Challenging assignments canvass increases in scope, horizontal moves, new initiatives, turnarounds, mistakes and ethical dilemmas.

The Center for Creative Leadership (CCL®) is a global provider of executive education that develops better leaders through its exclusive focus on leadership education and research. Founded in 1970 as a non-profit, CCL helps clients around the world cultivate creative leadership—the capacity to achieve more than imagined by thinking and acting beyond boundaries.

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Meena Surie Wilson, Ellen Van Velsor, Anand Chandrasekar, and Corey Criswell Grooming Top Leaders: Cultural perspectives from China, India, Singapore, and the United States, Center for Creative Leadership, 2014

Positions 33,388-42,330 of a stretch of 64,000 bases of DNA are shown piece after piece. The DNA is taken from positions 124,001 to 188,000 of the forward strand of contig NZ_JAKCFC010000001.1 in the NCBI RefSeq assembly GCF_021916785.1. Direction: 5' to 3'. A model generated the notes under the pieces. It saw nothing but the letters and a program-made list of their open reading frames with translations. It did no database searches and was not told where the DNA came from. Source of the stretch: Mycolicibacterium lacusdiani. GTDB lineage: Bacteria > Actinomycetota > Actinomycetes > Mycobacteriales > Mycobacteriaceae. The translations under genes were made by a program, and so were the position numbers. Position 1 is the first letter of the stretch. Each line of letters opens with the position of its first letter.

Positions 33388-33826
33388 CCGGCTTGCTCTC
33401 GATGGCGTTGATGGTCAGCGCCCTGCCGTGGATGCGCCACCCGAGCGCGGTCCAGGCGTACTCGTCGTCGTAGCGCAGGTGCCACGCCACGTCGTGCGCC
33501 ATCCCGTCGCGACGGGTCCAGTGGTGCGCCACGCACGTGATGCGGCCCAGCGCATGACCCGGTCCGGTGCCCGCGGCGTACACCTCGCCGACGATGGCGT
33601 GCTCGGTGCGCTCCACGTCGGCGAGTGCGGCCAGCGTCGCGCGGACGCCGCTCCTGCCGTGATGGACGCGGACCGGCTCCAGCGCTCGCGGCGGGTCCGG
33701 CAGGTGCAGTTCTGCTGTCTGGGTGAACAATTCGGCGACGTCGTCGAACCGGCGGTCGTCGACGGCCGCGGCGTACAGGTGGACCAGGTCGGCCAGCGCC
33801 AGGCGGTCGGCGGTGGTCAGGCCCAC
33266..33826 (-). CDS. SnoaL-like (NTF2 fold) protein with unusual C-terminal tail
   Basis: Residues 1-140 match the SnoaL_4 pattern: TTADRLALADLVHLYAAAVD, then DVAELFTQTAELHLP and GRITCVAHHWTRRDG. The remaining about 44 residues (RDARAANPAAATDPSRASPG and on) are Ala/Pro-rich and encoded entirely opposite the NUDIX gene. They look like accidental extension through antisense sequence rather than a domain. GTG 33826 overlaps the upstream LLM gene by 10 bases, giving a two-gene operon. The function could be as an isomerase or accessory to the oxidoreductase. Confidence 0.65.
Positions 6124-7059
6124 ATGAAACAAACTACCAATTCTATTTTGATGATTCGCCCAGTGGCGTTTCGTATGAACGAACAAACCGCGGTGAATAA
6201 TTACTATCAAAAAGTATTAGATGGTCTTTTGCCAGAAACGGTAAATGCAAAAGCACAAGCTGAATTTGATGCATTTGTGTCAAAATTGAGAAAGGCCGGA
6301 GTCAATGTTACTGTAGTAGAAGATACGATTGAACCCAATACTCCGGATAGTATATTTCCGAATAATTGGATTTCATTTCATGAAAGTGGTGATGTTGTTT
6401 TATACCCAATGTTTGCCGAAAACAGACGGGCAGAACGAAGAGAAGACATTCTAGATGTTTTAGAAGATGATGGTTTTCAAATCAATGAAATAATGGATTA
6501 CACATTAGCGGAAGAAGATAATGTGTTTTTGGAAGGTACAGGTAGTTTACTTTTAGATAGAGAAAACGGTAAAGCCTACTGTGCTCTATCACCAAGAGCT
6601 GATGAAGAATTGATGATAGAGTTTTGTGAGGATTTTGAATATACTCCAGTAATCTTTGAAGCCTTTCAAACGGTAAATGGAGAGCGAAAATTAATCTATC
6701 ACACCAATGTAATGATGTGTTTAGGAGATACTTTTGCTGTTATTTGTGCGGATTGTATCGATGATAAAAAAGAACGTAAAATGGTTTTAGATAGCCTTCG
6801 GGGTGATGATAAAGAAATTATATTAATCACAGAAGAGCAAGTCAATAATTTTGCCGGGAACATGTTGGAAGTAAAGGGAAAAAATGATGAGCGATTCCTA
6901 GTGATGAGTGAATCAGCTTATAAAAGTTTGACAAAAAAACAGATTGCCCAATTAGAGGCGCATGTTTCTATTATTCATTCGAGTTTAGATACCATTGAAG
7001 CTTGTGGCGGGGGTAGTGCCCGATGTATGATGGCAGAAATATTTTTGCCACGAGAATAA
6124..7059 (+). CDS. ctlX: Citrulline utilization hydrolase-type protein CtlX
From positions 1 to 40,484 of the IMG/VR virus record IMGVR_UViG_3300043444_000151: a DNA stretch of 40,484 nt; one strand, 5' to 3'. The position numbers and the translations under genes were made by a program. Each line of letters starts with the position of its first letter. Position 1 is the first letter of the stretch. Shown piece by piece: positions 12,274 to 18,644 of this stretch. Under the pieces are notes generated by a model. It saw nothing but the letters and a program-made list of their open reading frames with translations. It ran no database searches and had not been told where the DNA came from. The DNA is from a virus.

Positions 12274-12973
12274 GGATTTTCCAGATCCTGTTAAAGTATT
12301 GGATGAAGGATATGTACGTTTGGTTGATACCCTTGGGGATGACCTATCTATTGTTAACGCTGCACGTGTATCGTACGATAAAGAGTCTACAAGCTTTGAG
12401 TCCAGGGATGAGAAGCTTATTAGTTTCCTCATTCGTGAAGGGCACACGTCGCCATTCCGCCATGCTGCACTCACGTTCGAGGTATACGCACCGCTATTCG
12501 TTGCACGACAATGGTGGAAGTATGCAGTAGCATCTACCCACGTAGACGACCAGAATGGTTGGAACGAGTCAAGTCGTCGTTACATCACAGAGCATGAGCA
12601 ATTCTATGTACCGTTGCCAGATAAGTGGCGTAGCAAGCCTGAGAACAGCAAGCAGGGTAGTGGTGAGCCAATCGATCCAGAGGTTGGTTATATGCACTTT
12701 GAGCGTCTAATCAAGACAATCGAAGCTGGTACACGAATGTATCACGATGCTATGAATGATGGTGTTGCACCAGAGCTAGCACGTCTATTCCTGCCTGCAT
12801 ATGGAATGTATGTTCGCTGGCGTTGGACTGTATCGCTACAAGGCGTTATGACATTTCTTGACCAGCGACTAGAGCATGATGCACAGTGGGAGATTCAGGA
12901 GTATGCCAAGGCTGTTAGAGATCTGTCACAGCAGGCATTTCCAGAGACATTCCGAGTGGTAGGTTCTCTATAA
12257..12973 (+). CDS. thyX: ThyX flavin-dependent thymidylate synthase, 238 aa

The authors note that coursework and training are not enough. Organisations must create systems and processes that enable managers to learn leadership from experience. They must provide them with a clear sense of what needs to be learned, surround them with people who support their efforts to develop themselves, and promote effective developmental practices, such as reflection, dialogue, intentional goal-setting and feedback.

Since 2005, Center for Creative Leadership (CCL) researchers have complemented their U.S. data-gathering with new global initiatives. They have collaborated with organisations in India, China and Singapore to review and extend what is known about how leadership is

There are five universally important sources of leadership learning in the four countries including bosses and superiors, turnarounds, increases in job scope, horizontal moves, and new initiatives.